Traffic fatalities are on the rise both nationally and in Florida. Unfortunately, during the first six months of 2015 there have been 18, 630 fatal car crashes nationally.
It should be very concerning to all Floridians that the Sunshine State ranks 3rd in total number of fatal crashes and 2nd in percentage increase since the beginning of 2015, according to data estimates from the National Safety Council. A 29% increase in Florida from last year—more than double the national average—represents a jump from 1,114 to 1,441 fatal crashes from the first six months of 2014. Florida trails only Oregon in percentage increase and Texas and California for total deaths through the first six months of 2015. Florida is in 3rd by a large margin—more than double Georgia, which has had 657 fatal crashes during the first six months of 2015. Overall, 35 states have seen an increase in traffic fatalities since 2014.
According to the manager of statistics for the National Safety Council, the reason for an increase in traffic fatalities is due to cheaper gas prices and a strengthening economy, which means more cars of the road, which leads to more crashes. A stronger economy can also make people more likely to do something unsafe like drive drunk, according to Russ Rader, a spokesman for the Insurance Institute for Highway Safety. Due to a 30% decrease in gas prices from this time last year, there has been a 3.4% increase nationally in cumulative vehicle mileage. The country is up to 1.54 trillion miles in the first half of 2015; an all-time record besting the previous mark from 2007, according to the Federal Highway Administration.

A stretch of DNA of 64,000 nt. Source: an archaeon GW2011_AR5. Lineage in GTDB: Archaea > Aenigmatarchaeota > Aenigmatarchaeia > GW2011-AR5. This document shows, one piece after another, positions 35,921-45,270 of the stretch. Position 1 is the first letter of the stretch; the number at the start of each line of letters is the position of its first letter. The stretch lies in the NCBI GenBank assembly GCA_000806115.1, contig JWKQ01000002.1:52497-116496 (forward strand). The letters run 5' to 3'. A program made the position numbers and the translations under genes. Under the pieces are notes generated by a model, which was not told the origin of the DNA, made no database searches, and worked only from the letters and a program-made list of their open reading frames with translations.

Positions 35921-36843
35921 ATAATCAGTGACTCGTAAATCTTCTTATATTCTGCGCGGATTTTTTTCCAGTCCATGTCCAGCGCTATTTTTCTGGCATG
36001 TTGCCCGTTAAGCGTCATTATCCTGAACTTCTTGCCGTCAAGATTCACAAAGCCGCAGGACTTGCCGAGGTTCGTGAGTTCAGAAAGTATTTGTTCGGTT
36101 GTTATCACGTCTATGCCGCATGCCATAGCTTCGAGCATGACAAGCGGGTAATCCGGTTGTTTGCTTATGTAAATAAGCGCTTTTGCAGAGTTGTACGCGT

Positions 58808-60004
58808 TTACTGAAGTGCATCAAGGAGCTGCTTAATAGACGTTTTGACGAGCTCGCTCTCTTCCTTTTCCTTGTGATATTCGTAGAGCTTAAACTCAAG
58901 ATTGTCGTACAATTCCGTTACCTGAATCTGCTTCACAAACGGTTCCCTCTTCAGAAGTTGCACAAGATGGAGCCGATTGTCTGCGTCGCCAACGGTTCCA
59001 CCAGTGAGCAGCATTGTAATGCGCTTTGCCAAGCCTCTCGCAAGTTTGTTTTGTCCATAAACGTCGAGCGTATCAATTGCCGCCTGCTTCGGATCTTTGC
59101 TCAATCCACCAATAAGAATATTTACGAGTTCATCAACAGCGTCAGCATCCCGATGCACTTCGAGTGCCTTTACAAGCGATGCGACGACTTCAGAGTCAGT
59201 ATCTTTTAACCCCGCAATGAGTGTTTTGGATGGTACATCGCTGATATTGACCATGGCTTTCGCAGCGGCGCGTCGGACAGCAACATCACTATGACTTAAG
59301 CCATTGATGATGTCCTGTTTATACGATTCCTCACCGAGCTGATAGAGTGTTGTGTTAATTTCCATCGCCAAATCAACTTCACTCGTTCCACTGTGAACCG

While statistics show that fatal crashes are on the rise, there is a simple common sense approach to combat the issue. Since the biggest risk factors for fatal crashes involve drinking and driving, speeding, not wearing a seatbelt, and texting while driving, the National Safety Council recommends that drivers make sure all passengers wear seat belts, designate an alcohol free driver on nights out, get enough sleep before driving, and never ever use cell phones while driving. Government officials can also help by passing common sense laws that increase safety and rejecting ideas like increasing speed limits.
One of the best ways to decrease traffic fatalities in a large segment of society is to recognize the dangers of cell phones while driving. This habit, while dangerous, has become accepted and the norm in our society even though 98% of adults say they know the practice is unsafe.
Below are horrifying statistics that convey the dangerousness of cell phones while driving.
- 9 Americans are killed every day from car accidents that involve distracted driving, such as using a cell phone, texting or eating.
- 1 in 4 is the probability that a car accident involved someone using a cell phone while driving.
- There is a 40% probability that a car crash involved a cell phone.
- 33% of U.S. drivers ages 18 to 64 reported reading or writing text messages while driving, compared to only 15% of drivers from Spain.
- On average, drivers take their eyes off the road for 5 seconds to send a text message